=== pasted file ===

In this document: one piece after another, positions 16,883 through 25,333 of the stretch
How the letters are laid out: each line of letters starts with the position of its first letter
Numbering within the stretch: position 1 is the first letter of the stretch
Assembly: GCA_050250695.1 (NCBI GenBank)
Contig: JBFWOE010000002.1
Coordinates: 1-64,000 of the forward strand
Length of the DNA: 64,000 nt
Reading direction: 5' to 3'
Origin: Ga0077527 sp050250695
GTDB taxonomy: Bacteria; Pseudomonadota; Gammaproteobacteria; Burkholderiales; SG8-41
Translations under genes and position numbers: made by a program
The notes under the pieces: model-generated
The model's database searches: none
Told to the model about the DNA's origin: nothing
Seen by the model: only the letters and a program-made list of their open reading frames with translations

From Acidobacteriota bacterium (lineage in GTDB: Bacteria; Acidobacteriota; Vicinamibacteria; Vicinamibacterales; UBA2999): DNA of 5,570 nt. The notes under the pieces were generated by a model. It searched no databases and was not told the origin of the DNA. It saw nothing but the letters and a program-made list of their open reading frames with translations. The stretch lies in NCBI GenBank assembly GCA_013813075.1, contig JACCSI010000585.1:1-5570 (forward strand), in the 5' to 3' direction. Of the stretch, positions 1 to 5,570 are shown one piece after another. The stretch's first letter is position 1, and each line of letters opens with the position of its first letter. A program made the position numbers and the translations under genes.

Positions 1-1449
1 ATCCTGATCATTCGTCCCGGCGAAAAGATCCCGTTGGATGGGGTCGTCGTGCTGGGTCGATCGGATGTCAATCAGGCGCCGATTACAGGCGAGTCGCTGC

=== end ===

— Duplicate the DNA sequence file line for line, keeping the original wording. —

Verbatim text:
In this document: one piece after another, positions 16,883 through 25,333 of the stretch
How the letters are laid out: each line of letters starts with the position of its first letter
Numbering within the stretch: position 1 is the first letter of the stretch
Assembly: GCA_050250695.1 (NCBI GenBank)
Contig: JBFWOE010000002.1
Coordinates: 1-64,000 of the forward strand
Length of the DNA: 64,000 nt
Reading direction: 5' to 3'
Origin: Ga0077527 sp050250695
GTDB taxonomy: Bacteria; Pseudomonadota; Gammaproteobacteria; Burkholderiales; SG8-41
Translations under genes and position numbers: made by a program
The notes under the pieces: model-generated
The model's database searches: none
Told to the model about the DNA's origin: nothing
Seen by the model: only the letters and a program-made list of their open reading frames with translations

From Acidobacteriota bacterium (lineage in GTDB: Bacteria; Acidobacteriota; Vicinamibacteria; Vicinamibacterales; UBA2999): DNA of 5,570 nt. The notes under the pieces were generated by a model. It searched no databases and was not told the origin of the DNA. It saw nothing but the letters and a program-made list of their open reading frames with translations. The stretch lies in NCBI GenBank assembly GCA_013813075.1, contig JACCSI010000585.1:1-5570 (forward strand), in the 5' to 3' direction. Of the stretch, positions 1 to 5,570 are shown one piece after another. The stretch's first letter is position 1, and each line of letters opens with the position of its first letter. A program made the position numbers and the translations under genes.

Positions 1-1449
1 ATCCTGATCATTCGTCCCGGCGAAAAGATCCCGTTGGATGGGGTCGTCGTGCTGGGTCGATCGGATGTCAATCAGGCGCCGATTACAGGCGAGTCGCTGC